Just yesterday I experienced unexpected tears. I was reciting the prayers of the people in church, which I’ve done many times. Our church has many prayer concerns for members, family, and friends with health concerns and more. Towards the end of the prayer I began to lift up prayers for a church member’s brother-in-law who is a pastor back in New York because he is faced with conducting the funerals of two teens who had been killed in an accident last week, and with comforting the families of three other teens who are in critical condition. I unexpectedly had tears in my eyes and my voice cracked praying for these teens and families that I don’t even know. But they were good tears because they touched those who heard my prayer and I know they touched our Lord, too.

I have cried tears of loss, anger, indignation over an injustice, frustration, compassion, and even of joy. I sometimes cry tears of regret when I hear a beautiful song about the sacrifice of Jesus, knowing it is my sin that required him to suffer.

Tears often serve a purpose, as expressed in this poem that I wrote recently:

Tears

Tears of sorrow, anger
drench my soul
course without end
eroding pain, anguish

Where once only aching
occupied my heart
now is a deep empty ravine
carved by a river of tears

Tears of forgiveness
water my soul’s riverbed
allowing flowers of love
to flourish and grow

Peace arises in my heart
held aloft by God’s promises
the fragrance of sweet alyssum
blossoms of my soul

I think the saddest tears of all, though, are the tears of major clinical depression. These tears are so sad because the one who cries them doesn’t know what purpose they serve.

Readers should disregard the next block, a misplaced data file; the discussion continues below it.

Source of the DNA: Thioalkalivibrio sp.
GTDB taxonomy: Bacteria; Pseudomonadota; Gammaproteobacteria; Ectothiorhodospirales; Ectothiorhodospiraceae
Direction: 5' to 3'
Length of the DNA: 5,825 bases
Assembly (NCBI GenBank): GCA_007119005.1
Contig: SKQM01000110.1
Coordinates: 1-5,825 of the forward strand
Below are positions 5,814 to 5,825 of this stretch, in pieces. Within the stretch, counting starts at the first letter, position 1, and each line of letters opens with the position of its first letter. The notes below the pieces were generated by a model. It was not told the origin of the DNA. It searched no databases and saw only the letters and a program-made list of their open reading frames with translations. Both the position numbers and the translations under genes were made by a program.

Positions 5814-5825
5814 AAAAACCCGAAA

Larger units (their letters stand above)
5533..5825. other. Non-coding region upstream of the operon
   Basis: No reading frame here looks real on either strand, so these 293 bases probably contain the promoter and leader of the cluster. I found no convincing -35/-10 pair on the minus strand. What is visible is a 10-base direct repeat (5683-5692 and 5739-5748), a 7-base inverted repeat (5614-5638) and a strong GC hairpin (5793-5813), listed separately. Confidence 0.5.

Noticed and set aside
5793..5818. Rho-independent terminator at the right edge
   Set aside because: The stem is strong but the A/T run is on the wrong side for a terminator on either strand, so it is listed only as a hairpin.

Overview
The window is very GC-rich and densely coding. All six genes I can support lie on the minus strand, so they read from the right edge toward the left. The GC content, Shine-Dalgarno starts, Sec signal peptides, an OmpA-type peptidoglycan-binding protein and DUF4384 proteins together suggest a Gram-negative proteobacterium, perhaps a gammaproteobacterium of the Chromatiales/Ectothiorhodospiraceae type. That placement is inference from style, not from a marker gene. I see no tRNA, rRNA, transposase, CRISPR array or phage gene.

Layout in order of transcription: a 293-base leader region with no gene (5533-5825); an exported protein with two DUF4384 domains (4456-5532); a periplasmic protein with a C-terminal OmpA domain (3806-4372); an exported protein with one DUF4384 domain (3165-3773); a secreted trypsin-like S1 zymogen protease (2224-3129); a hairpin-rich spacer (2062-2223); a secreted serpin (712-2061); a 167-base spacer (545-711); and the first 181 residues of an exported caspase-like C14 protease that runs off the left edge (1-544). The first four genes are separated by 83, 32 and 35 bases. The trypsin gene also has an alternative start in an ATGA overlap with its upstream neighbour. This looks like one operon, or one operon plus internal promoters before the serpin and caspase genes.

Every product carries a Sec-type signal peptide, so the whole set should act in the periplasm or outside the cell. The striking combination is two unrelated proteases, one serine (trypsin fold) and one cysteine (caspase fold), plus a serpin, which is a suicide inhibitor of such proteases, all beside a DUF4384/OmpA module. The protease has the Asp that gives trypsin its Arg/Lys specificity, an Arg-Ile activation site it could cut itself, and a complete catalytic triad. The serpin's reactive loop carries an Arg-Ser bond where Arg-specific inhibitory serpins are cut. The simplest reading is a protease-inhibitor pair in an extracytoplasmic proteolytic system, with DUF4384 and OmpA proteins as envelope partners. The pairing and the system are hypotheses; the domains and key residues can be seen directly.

I remember when I was suffering from major depression sitting in a chair and just crying. When someone asked me why I was crying all I could say was, “I don’t know.” And I truly didn’t. The tears didn’t wash away pain; they only seemed to make it all the worse.

In the midst of such tears, there is One who knows their purpose. Romans 8:26 says: “In the same way, the Spirit helps us in our weakness. We do not know what we ought to pray for, but the Spirit himself intercedes for us through wordless groans.” Through prayer God can sometimes lead us to an understanding of the purpose of the tears of depression, and ultimately to healing. Often the wounds are so deep it takes years and a great many groaning prayers to heal. But we must accept our weakness and our need for God’s Holy Spirit to intercede for us.

For me, after much prayer of my own, the blessed prayers of others, and the intercession of the Holy Spirit, God led me to an understanding of the purpose of my tears. They were tears of anger and unforgiveness; they were tears of lament that I had allowed myself to remain in bondage to the sins of another for so long. Ultimately, with God’s help, the tears did lead to healing once I truly understood why I was crying.

Peace, Linda K

 

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Linda has a good and perceptive blog at http://lindakruschke.wordpress.com/. Please do pay her a visit.

 

 

 

 

 

Our Great Physician

I wrote this poem the other day for ‘Thankful Thursday’ on my own blog. Knowing that many who visit Broken Believers struggle with illness and pain, I thought this would be good to share here as well.

There are plenty of cracked clay pots around this place, and God is in the business of using and healing cracked pots.

Our Great Physician

Illness comes to everyone –
pain, fever, fatigue, and tears